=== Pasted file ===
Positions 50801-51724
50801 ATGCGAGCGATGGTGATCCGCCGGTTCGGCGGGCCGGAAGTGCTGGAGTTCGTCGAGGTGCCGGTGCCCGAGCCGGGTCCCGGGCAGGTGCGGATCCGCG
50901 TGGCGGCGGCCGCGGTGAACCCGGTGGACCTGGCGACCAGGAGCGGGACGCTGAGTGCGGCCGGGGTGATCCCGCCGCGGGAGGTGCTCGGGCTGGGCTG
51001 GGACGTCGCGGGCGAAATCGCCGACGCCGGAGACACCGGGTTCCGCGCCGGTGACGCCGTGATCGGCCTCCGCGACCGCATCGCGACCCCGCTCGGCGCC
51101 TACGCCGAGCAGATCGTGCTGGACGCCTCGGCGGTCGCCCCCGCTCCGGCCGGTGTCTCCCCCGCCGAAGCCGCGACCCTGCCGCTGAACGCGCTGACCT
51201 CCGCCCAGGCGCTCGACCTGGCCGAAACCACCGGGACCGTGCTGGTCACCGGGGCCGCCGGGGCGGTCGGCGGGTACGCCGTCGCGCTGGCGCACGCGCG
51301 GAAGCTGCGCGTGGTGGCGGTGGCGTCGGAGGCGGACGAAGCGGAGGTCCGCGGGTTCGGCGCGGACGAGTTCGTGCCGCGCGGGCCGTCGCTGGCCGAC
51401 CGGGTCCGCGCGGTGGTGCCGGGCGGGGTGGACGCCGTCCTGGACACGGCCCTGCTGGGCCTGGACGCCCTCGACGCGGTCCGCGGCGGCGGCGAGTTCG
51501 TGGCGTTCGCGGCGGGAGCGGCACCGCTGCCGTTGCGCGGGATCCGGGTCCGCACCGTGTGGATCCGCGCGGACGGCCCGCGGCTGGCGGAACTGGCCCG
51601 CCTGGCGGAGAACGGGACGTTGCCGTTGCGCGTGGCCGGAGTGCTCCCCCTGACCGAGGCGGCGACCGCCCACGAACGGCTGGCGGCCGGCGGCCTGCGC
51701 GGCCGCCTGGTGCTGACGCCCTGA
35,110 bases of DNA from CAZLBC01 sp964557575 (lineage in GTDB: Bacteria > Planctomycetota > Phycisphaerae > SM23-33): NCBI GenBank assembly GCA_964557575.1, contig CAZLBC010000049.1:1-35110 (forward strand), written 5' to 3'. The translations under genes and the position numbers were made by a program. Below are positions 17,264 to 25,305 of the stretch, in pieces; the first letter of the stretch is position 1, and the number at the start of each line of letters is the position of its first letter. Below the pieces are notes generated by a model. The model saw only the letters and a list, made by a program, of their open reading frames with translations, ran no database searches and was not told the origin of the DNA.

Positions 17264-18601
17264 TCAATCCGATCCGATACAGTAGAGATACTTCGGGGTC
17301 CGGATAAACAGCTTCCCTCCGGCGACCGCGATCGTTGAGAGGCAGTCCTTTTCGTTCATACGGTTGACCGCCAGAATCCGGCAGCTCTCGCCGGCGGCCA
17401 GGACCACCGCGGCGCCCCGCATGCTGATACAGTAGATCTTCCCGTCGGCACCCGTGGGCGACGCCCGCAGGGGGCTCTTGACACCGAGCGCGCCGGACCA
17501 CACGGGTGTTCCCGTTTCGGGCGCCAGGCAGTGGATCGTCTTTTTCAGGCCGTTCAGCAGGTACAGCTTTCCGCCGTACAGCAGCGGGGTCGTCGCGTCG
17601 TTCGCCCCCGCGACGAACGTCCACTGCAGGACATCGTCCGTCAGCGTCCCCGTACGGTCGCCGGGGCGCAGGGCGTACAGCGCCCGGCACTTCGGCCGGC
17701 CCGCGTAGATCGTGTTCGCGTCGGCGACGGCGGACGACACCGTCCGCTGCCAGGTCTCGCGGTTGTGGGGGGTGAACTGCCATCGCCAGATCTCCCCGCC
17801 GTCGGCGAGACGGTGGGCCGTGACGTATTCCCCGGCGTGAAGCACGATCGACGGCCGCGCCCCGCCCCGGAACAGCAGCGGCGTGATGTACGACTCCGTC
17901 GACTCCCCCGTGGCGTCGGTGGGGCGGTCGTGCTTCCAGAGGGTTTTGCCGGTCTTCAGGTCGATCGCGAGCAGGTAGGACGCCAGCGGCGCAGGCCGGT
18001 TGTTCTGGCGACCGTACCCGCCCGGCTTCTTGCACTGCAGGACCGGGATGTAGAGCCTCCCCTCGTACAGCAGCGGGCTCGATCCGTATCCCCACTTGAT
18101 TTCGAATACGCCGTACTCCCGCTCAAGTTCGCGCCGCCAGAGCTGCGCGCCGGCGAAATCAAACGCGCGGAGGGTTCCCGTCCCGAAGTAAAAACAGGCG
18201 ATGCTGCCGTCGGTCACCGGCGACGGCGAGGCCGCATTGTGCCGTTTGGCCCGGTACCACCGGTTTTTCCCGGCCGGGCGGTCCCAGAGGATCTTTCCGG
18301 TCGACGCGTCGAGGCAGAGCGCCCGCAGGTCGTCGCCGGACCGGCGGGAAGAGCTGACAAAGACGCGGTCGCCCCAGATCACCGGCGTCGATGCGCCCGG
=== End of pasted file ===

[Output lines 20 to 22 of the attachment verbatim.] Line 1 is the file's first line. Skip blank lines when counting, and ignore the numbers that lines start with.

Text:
17801 GTCGGCGAGACGGTGGGCCGTGACGTATTCCCCGGCGTGAAGCACGATCGACGGCCGCGCCCCGCCCCGGAACAGCAGCGGCGTGATGTACGACTCCGTC
17901 GACTCCCCCGTGGCGTCGGTGGGGCGGTCGTGCTTCCAGAGGGTTTTGCCGGTCTTCAGGTCGATCGCGAGCAGGTAGGACGCCAGCGGCGCAGGCCGGT
18001 TGTTCTGGCGACCGTACCCGCCCGGCTTCTTGCACTGCAGGACCGGGATGTAGAGCCTCCCCTCGTACAGCAGCGGGCTCGATCCGTATCCCCACTTGAT